Warfare and Trade

Warfare is commonly mentioned in the historical materials relating to the Costanoan. Wars were waged both among the various Costanoan tribelets and with Esselen (Broadbent 1972:73), Salinan (J.A. Mason 1912:181), and Northern Valley Yokuts (Langsdorff 1968: 195) tribelets. Infringement of territorial rights seems to have been the most frequent cause of war. Warfare was conducted either by surprise attack or by prearranged meeting (Broadbent J 972:73).

Captives were usually killed; only young women were spared (Duran and Fortuny 1958:274) . The heads of enemies killed in battle were placed on a pike and displayed by the victors in their villages (Kroeber 1908a:25). Raiding parties burned the villages of their enemies (palau 1-930a:402). The bow and arrow were the chief weapons of war (Font 1930:328); no shields or armor were used .

The Plains Miwok, Sierra Miwok, and Yokuts were probably the main trading partners of the Costanoan. The Costanoan supplied mussels, abalone shells, salt, and dried abalone to the Yokuts and olivella shells to the Sierra Miwok (Davis 1961 :23). Some linguistic evidence for trade also exists. The Plains Miwok, who probably obtained all their bows in trade (powers 1877:352), have borrowed the word for bow from either the Chochenyo or the Tamyen. The Plains Miwok word for salt is also a loanword from Costanoan. One of the Esselen words for salmon may be a borrowing from the Chalon Costanoan. The Rumsen and Chalon languages share the word for rabbitskin blankets with Salinan.

The only definitely known import of the Costanoans was pinon nuts, which were obtained from the Yokuts ( (Davis 1961:23). Linguistic evidence suggests that the Chochenyo obtained clamshell disk beads from the east. The Chochenyo word for clam disk beads is similar to the Plains Miwok, Sierra Miwok, Nisenan, and Konkow terms and may be a loanword from a Miwok language.


Prayers and offerings played an important part in the religious life of the Costanoan. Prayers offered to the sun were accompanied by the blowing of smoke toward the sky (Palou 1930:425). Offerings consisted of seeds, tobacco or shell beads. The Chochenyo made offerings of shell beads to appease a spirit who inhabited a whiripool in San Francisco Bay (Harrington 1921). Small feathered sticks were used as charms to promote good luck in hunting or fishing ventures. Offerings were frequently attached to the tops of poles. Among the items mentioned as being offered in this fashion are tobacco leaves (Kroeber 1908a:25), feathers (Abella and Lucio 1924: 148, 151-152), strips of rabbitskin (Font 1930:368), feather headdresses (Harrington 1921), and capes made of grass (Palou 1930:440). The capes seem to constitute a mortuary offering but "pole offerings" were probably not limited to this context.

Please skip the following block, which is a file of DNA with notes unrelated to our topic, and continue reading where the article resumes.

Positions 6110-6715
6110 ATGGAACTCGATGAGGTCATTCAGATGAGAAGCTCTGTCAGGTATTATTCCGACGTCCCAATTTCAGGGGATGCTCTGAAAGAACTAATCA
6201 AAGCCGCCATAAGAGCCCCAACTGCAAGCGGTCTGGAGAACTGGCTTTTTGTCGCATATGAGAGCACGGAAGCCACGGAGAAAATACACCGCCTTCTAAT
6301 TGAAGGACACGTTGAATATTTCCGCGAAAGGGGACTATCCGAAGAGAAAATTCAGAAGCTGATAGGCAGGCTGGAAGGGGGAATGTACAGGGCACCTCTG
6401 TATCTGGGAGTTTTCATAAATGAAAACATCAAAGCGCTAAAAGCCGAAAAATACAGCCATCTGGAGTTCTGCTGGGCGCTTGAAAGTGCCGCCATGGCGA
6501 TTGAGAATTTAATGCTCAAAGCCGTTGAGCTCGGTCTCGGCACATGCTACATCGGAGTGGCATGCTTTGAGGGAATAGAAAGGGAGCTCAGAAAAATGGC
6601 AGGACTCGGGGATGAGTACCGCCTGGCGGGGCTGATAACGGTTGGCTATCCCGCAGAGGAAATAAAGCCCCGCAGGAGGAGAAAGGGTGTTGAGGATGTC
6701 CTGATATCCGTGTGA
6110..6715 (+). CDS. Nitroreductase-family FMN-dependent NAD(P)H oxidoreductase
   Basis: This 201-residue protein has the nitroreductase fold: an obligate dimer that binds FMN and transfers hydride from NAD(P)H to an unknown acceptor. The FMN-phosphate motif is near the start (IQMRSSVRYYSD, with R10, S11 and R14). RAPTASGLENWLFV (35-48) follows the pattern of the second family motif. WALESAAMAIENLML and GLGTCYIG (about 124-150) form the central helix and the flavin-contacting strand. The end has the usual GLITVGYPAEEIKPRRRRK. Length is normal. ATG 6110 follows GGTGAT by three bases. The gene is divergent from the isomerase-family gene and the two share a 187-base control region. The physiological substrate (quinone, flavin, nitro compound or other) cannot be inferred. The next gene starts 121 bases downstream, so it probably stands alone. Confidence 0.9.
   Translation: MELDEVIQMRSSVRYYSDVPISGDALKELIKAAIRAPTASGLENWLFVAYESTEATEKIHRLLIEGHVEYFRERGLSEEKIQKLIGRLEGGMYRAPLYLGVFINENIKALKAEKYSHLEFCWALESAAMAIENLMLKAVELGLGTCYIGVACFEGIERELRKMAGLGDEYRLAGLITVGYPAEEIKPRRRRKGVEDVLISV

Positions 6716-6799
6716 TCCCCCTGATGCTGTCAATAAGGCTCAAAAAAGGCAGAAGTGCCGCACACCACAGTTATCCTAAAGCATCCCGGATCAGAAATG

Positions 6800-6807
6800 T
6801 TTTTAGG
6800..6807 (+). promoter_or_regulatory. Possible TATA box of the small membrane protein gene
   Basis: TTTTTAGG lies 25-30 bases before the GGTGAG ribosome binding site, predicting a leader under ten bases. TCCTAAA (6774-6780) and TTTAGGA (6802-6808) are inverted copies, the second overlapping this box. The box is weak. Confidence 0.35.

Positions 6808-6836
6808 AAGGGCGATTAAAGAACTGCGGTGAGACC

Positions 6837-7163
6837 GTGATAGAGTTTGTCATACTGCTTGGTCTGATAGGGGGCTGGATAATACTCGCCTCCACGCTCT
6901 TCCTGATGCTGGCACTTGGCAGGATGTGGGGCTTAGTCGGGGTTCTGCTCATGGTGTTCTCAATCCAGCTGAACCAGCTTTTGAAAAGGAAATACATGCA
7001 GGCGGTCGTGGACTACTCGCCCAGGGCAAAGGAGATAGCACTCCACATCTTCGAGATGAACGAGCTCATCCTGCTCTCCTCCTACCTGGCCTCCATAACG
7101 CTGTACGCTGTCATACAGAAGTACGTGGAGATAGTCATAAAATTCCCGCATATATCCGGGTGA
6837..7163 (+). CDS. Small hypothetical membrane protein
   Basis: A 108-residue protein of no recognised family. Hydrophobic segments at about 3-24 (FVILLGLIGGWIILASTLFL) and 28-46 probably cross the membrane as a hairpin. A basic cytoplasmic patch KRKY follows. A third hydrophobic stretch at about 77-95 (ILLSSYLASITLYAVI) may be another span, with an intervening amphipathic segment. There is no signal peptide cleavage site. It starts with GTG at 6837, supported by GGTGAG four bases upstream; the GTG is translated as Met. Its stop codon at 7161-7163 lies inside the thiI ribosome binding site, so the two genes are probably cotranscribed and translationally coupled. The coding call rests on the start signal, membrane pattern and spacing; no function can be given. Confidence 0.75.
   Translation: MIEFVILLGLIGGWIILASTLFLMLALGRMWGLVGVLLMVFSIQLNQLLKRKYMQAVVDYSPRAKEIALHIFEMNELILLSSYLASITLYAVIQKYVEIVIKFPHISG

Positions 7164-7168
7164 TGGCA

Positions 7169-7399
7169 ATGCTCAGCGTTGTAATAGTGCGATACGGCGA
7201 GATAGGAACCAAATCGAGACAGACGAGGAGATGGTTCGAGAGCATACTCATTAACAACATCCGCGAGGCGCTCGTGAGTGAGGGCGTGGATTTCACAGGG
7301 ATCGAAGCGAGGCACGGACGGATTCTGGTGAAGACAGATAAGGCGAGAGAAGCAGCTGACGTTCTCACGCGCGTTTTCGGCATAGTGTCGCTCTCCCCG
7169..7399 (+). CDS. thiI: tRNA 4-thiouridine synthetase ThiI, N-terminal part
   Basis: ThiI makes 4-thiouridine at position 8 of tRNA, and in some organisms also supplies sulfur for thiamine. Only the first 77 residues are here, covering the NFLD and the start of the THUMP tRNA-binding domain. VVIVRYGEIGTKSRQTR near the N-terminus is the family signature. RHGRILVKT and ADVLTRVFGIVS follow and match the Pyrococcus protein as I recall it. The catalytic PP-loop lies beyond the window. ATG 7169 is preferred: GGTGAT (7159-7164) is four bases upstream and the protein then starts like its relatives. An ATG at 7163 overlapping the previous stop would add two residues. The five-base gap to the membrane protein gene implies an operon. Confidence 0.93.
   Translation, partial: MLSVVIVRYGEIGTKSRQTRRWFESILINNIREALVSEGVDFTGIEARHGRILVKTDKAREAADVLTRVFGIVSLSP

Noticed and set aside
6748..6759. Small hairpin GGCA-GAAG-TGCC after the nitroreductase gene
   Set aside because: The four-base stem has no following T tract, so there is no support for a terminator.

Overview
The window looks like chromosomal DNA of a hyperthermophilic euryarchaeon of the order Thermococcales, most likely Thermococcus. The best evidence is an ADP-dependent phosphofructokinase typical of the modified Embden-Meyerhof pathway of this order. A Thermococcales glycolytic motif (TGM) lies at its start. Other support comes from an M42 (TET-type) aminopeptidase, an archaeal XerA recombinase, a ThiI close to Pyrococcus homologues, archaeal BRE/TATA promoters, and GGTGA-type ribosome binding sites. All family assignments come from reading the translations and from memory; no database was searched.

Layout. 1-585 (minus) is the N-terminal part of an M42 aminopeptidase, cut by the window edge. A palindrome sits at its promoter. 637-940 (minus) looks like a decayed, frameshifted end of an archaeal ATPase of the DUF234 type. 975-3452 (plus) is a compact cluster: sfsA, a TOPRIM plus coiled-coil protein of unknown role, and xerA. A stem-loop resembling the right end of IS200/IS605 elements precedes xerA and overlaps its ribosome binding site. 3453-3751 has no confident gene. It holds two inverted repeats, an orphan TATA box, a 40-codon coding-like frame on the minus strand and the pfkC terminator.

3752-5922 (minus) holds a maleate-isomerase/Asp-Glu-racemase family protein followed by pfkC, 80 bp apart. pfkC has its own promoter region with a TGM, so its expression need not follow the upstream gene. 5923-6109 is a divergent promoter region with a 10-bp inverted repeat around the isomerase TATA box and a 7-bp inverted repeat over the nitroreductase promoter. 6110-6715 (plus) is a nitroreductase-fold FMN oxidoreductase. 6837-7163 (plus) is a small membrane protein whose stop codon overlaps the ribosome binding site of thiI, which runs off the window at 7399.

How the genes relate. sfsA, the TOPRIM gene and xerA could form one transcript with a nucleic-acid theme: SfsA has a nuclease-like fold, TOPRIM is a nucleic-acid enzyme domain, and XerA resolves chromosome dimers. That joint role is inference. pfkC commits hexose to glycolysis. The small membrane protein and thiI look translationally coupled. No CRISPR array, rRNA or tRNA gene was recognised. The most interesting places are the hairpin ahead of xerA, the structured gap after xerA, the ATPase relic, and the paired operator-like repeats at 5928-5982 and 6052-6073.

Dreams played an important role in Castanoan religion (Duran and Fortuny 1958). A person's dreams probably served as an important guide in directing his or her future actions. The known omens included twitching of leg muscles, which meant that one would go somewhere. A bird entering a house, a bird hovering in one's path, or a dog howling near a house were bad omens. The call of the great horned owl (Bubo virginianus) foreboded death (Harrington 1921).

• SHAMANISM Shamans controlled the weather and could cause the rain to start or stop. They cured disease by cutting the skin of the patient, sucking out disease objects, and exhibiting the disease objects to the onlookers. Herbs were also used by the shamans in curing of disease and shamans were hired whenever people were seriously ill (Duran and Fortuny 1958). Diagnosis of disease was accomplished by the singing and dancing of the shaman. Shamans also conducted performances to insure good crops of acorns. an abundance of fish, or the stranding of whales (Palou 1924:62). Much of the shaman's power depended upon performance of dances and ceremorues.